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Thursday, May 30 • 4:00pm - 4:30pm
(Textiles) Renewing The Past: Pressure Mounting Two Large Fragmented Flags

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Two silk flags, the Colours of the 3rd York Militia Regiment from the War of 1812, were recently treated in the textile lab of the Canadian Conservation Institute. The King’s Colour is a pieced Union Jack and the Regimental Colour has a plain field with attached silk fringe and silk embroidered motifs located in the two upper corners, centre and lower centre. Several challenges were posed by the powdering condition of the silk, the extreme degree of fragmentation and loss, the large size – each flag measures approximately 5’ by 8’ - and the materials and methods used in previous restorations. In 1927 both flags were stitched between coarse cotton netting. At some time in the 1970s the netted flags were mounted between Plexiglas and foam board. Unfortunately, double-sided carpet tape was used to attach the top edge of each flag to the foam board support. These two actions, i.e. sandwiching between net and pressure mounting, had served to preserve what remained of the flags. However, the materials used had become deteriorated, unsightly, and did not provide adequate support, consequently they were removed. The condition of the flags precluded other treatment options such as an adhesive lining or overlay stitched to a fabric covered support. Therefore netting and pressure mounting were repeated using contemporary conservation grade materials and techniques. This paper will focus on the second step, pressure mounting, using one of the flags, the Regimental Colour, as an example. The mount consists of an aluminum honeycomb panel covered with cotton flannel, needle punched polyester, cotton display fabric and custom dyed cotton fabric to compensate for losses.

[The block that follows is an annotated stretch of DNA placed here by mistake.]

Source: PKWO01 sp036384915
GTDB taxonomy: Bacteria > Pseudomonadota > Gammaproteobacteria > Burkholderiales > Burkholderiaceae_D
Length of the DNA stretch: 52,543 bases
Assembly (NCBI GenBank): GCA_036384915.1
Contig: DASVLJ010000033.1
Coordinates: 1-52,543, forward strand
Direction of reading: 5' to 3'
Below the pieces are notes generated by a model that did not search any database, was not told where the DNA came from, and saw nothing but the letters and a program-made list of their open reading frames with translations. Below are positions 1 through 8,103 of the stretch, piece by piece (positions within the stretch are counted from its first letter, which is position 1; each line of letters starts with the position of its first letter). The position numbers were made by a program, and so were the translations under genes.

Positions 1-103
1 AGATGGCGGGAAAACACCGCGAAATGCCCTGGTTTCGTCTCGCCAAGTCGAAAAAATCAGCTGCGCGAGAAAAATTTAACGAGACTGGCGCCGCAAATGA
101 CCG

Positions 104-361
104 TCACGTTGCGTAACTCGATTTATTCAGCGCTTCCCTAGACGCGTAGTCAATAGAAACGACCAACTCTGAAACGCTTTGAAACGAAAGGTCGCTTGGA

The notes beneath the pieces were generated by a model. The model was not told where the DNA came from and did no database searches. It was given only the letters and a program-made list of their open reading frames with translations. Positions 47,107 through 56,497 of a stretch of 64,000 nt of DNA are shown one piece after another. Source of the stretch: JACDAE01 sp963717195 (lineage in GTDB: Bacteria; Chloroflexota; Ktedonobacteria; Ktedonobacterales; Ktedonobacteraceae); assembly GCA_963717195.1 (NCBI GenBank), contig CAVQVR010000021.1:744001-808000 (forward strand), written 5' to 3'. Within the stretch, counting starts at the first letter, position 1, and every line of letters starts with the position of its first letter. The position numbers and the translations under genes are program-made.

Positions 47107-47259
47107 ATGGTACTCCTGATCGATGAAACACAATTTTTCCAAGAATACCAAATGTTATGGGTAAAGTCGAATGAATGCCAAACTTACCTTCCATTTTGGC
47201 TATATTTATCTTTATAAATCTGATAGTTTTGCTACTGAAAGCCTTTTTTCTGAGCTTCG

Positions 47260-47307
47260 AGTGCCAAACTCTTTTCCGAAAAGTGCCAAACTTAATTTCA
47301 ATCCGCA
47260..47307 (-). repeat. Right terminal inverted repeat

Pressure mounting is often described in the literature for stabilizing and mounting relatively small, fragile textiles or large textiles that are more or less in one piece. Unfortunately, these flags presented another situation, i.e. large, powdering, and extremely fragmented textiles. In order to develop a treatment protocol, information was gathered from several conservators experienced with the technique. In addition, practical tests were done to determine how the needle punched polyester batting would compress over time under the weight of the acrylic glazing. Trials, conducted during the demonstration of a commercial thin-film pressure mapping system confirmed that recesses cut in the batting to accommodate the thickest embroideries did indeed equalize the pressure from the glazing. Unfortunately, the sensors were not sensitive enough to measure the actual pressure. Other aspects that will be discussed include the glazing and frame. A UV filtering acrylic was selected due to its abrasion resistant, anti-reflection, and most importantly, anti-static properties. An aluminum framing system was designed in house. It consists of an inner frame which reduces bowing of the acrylic, and an outer frame which attaches the glazing to the panel. How the netted flag was transferred onto the correct position on the dyed compensation fabric attached to the mount will also be described.


Jan Vuori

Senior Textile Conservator, Canadian Conservation Institute

Thursday May 30, 2013 4:00pm - 4:30pm EDT
JW Marriott White River Ballroom C-D 10 S West St Indianapolis, IN 46204

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